mo·​di·​cum ˈmä-di-kəm How to pronounce modicum (audio)
 also  ˈmō-
: a small portion : a limited quantity
had only a modicum of mathematical skills

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The Origins of Modicum Can Be Found in the Bathroom

What does modicum have to do with a toilet? It just so happens that modicum shares the same Latin parent as commode, which is a synonym of toilet. Modicum and commode ultimately derive from the Latin noun modus, which means "measure." (We borrowed the noun commode from the French, who also used the word as an adjective meaning "suitable, convenient.") Modicum, which, logically enough, refers to a small "measure" of something, has been a part of the English language since the 15th century. It descends from the Latin modicus ("moderate"), which is itself a descendant of modus. Modus really measures up as a Latin root—it also gave us mode (originally a kind of musical "measure"), modal, model, modern, modify, and modulate. More distant relatives include mete, moderate, and modest.

Examples of modicum in a Sentence

only a modicum of skill is necessary to put the kit together
Recent Examples on the Web Even the repetitive cutaways to barnyard animals are done with a modicum of comedic and artistic panache. Courtney Howard, Variety, 7 Sep. 2023 Like England, Spain’s success demonstrates not only how central a robust club game is to the health of a national team, but also what great strides can be made in a short space of time in women’s soccer with even a modicum of investment and purpose. Rory Smith, New York Times, 19 Aug. 2023 The science of birds and their conservation should be interesting to anyone with a modicum of intellectual curiosity, but the world abounds with things to be curious about. Jonathan Franzen, The New Yorker, 12 Aug. 2023 Some modicum of security must be returned to Port-au-Prince streets for any lasting solutions to take hold. Matt Rivers, ABC News, 31 July 2023 Engineers and web developers scratched their heads — a modicum of planning could have avoided a kind of amateurish outcome. Brian Merchant, Los Angeles Times, 26 July 2023 In 1800, Harry, by then around 60 years old and one of Freetown’s more successful farmers, was arrested and tried with approximately two dozen others after participating in a meeting of settlers lobbying for the modicum of self-determination they had been promised. Francine Uenuma, Smithsonian Magazine, 14 June 2023 The same is true in Iraq and Syria, places where a Turkish presence helps Washington maintain a modicum of influence. Asli Aydintasbas, Foreign Affairs, 11 Aug. 2023 The postmortem spin has been that getting two bills—one focused on crypto-market-structure oversight, the other on stablecoins—out of the House Financial Services Committee, with a modicum of bipartisan support, was a major win. Byleo Schwartz, Fortune Crypto, 2 Aug. 2023 See More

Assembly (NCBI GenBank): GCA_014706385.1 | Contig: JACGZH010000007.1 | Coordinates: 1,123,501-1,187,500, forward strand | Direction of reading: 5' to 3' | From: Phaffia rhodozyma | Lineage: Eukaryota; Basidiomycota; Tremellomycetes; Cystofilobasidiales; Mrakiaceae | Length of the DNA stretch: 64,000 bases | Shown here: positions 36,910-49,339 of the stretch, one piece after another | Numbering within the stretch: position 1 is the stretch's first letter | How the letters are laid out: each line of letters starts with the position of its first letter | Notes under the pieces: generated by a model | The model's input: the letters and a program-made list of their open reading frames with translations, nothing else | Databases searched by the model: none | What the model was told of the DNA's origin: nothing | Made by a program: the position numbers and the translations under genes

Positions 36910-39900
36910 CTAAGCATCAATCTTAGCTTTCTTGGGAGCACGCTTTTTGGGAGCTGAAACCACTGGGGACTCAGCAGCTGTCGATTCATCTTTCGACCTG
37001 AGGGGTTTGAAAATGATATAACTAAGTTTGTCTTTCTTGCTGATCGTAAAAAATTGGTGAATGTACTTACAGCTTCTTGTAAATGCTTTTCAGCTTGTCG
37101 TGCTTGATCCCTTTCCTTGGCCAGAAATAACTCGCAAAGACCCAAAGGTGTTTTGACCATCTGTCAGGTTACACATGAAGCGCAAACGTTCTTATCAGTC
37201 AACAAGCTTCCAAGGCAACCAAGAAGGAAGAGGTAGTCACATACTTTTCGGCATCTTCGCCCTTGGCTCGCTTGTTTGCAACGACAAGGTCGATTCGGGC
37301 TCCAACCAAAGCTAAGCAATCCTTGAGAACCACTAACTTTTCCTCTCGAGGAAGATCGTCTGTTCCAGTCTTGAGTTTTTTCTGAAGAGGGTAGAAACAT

These examples are programmatically compiled from various online sources to illustrate current usage of the word 'modicum.' Any opinions expressed in the examples do not represent those of Merriam-Webster or its editors. Send us feedback about these examples.

Word History


Middle English, from Latin, neuter of modicus moderate, from modus measure

First Known Use

15th century, in the meaning defined above

Time Traveler
The first known use of modicum was in the 15th century


Dictionary Entries Near modicum

Cite this Entry

“Modicum.” Dictionary, Merriam-Webster, Accessed 4 Oct. 2023.

Kids Definition


mo·​di·​cum ˈmäd-i-kəm How to pronounce modicum (audio)
: a small amount
anyone with a modicum of intelligence would understand

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